“I’m not saying your VP thinks you’ll take his job, although stranger things have happened,” I explained. “Apart from launching that html newsletter, what else have you done?”

“I started an online forum that is super-popular,” said Annie. “Not too much else – I updated our prospect database and created a set of tools for our salespeople to teach our customers about our online support.”

“Were you part of that online support project, too?” I asked her. “I was the Marketing liaison for that project, but I didn’t do a ton. I just kept people posted on what was happening.”

“So you have friends all over the company,” I offered.

“I do,” she said. “Once in a while, the CEO calls me to ask my advice. I never tell my boss about that, but I think the CEO tells him. I kind of see what you mean, now. My boss doesn’t like the attention I’m getting.”

“The man heard the term CAN-SPAM and used it as an excuse not to launch an email newsletter, probably for years!” I said. “He had the rest of the leaders snowed. He brought you in to solve a problem — his boss was on his back about being so behind the times with the Marketing programs. You’ve got a Marketing team that doesn’t talk to Sales and doesn’t network. You come in, shake everything up and have the VP of Sales as your biggest fan. Your manager is a fearful guy, and right now you look to him like his biggest problem.”

“What can I do?” she asked me. “I don’t want to quit. I don’t want to have enemies. My boss was so nice to me at first – you should have seen him. Now I can’t do anything right. He’s on my case every minute.”

“I would start a stealth job search, just to see what’s out there,” I said. “Things can change fast. Your fearful VP isn’t reacting to his paranoia by changing anything he’s doing, but by trying to squash your creativity and tamp down your flame. He could get fired any time. My suggestion is to start a stealth job search so that no matter what happens, you’ll be ready for action.”

“I feel like I’m walking on eggshells all day long,” said Annie.

She looked like she was about to cry.

“Look, my little sister,” I said, “what you’re going through is hard, but it’s great training. Everyone you run into or work with in your career will not love your brand of music. Some will, and some won’t.”

“That’s my favorite part of your speech!” she said. “You said ‘If they don’t get you, they don’t deserve you.’ I love that! I want to put the poster on my cubicle wall.”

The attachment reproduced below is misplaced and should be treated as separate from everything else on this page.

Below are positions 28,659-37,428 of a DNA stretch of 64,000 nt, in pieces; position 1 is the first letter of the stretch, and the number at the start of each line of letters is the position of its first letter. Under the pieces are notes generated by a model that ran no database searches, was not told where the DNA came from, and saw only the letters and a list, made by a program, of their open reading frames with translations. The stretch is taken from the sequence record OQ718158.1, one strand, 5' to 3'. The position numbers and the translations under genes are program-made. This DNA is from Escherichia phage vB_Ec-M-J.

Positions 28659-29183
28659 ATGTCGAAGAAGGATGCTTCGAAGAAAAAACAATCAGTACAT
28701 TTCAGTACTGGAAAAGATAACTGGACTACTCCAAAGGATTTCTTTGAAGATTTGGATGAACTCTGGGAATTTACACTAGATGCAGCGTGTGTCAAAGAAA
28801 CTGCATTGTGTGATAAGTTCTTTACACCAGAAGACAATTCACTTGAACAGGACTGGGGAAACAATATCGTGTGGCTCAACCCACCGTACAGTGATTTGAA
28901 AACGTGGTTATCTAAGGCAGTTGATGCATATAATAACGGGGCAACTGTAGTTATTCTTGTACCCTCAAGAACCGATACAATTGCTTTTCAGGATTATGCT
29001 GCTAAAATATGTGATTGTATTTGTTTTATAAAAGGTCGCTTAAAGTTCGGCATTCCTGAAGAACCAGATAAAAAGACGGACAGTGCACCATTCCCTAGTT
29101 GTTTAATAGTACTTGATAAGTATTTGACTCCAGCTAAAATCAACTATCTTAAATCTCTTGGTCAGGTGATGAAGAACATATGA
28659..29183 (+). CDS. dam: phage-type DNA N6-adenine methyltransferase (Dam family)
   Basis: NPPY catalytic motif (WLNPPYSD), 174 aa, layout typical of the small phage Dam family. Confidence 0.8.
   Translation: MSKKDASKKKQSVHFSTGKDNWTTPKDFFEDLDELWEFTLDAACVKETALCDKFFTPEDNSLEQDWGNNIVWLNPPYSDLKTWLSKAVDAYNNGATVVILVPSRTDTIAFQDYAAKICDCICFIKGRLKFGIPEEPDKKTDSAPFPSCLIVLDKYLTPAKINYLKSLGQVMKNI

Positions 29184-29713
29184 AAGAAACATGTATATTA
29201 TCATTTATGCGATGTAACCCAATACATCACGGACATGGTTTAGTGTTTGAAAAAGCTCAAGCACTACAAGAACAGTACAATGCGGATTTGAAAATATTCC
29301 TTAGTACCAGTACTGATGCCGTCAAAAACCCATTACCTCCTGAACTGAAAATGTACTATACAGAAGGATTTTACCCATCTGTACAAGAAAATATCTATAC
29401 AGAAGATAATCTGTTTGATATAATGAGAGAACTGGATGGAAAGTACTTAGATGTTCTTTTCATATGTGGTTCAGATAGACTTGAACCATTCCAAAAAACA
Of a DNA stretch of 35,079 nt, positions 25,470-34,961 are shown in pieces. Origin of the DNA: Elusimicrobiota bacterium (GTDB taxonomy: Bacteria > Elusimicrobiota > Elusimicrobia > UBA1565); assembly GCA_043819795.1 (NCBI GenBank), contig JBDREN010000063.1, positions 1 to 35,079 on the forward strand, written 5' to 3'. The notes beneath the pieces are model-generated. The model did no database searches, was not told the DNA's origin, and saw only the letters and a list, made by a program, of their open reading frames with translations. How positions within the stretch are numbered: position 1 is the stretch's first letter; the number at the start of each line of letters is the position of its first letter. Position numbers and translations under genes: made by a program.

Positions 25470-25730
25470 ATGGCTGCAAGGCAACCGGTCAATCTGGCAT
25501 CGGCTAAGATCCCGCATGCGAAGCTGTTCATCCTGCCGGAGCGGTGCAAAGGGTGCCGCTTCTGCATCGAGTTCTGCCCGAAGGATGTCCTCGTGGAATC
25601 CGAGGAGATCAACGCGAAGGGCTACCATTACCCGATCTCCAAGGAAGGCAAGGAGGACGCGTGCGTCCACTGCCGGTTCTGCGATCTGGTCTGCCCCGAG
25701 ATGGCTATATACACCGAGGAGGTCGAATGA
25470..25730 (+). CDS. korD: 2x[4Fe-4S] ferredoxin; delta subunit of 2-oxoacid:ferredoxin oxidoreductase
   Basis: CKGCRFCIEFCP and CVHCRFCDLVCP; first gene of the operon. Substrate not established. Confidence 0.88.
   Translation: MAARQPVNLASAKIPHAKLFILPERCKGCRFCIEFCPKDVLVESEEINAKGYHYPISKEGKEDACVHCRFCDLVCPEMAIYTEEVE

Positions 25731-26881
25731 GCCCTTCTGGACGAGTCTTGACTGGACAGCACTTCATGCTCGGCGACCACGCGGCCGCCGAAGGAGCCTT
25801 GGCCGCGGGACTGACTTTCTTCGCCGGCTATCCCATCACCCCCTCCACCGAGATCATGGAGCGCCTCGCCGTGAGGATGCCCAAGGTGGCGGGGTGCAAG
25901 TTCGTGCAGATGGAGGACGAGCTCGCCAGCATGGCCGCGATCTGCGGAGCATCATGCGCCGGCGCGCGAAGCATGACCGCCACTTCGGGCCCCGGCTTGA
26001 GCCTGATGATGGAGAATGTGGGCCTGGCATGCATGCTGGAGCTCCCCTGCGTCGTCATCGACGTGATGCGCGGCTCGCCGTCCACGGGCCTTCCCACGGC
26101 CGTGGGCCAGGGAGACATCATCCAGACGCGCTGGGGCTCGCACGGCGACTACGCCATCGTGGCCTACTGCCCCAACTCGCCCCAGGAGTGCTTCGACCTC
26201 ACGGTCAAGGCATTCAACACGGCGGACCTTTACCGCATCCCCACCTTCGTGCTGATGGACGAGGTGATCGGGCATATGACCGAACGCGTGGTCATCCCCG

“You can download that badge at our site,” I said. “Annie, don’t walk on eggshells anymore. Remember what your mom used to tell you about those Daddy Long Legs bugs when you were little? They’re more scared of you than you are of them.”

“But when my manager picks at me….” Annie continued, “what do I do?”

“You smile and say ‘Oh wow, thanks Frank, I’ll take a look at that,” I said. “Smile, keep your chin up, and stop pretending that Frank is your mentor. He’s not. Maybe he was for a very short time, but right now, he could be learning from you if he weren’t so fearful and hostile.”

“Liz,” said Annie, “my boss’s name is actually Frank. That’s really weird.”

“I want you to stop trying so hard to please Frank,” I said. We had reached my conference hall. “Please yourself, Annie. Find your voice. Get your resume together, get it out there and see what happens. You might get a killer offer at another great place. The whole Frank impasse may clear up. When you get some altitude on your situation and take control of it, amazing things happen.”

“I’m still turning it over in my head,” said Annie. “Frank scared of me – a twenty-eight-year-old bumbling her way along?”

“Bumbling and trying new stuff all the time and making things happen,” I said. “Speaking to the Sales team as the first Marketing person ever to have that honor. Getting calls from the CEO when he needs advice. Yeah, you’re a real bumbler, Annie.”

“You’re the best!” said Annie, and gave me a little hug.

“Keep me posted!” I called over my shoulder as I stepped into the next conference room for my panel.

“And here’s our moderator,” said the session emcee as he walked over.